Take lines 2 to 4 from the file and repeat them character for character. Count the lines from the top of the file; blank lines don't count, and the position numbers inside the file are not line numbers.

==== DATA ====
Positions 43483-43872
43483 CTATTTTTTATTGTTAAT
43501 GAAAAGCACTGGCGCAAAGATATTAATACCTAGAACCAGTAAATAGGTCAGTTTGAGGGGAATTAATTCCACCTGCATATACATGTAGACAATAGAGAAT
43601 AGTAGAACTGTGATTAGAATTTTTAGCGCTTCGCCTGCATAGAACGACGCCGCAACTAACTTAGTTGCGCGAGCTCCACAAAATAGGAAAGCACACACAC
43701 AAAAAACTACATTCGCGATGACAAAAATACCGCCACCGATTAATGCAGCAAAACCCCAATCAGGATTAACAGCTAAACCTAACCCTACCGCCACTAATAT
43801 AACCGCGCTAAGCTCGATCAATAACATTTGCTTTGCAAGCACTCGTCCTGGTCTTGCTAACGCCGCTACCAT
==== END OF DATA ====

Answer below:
43483 CTATTTTTTATTGTTAAT
43501 GAAAAGCACTGGCGCAAAGATATTAATACCTAGAACCAGTAAATAGGTCAGTTTGAGGGGAATTAATTCCACCTGCATATACATGTAGACAATAGAGAAT
43601 AGTAGAACTGTGATTAGAATTTTTAGCGCTTCGCCTGCATAGAACGACGCCGCAACTAACTTAGTTGCGCGAGCTCCACAAAATAGGAAAGCACACACAC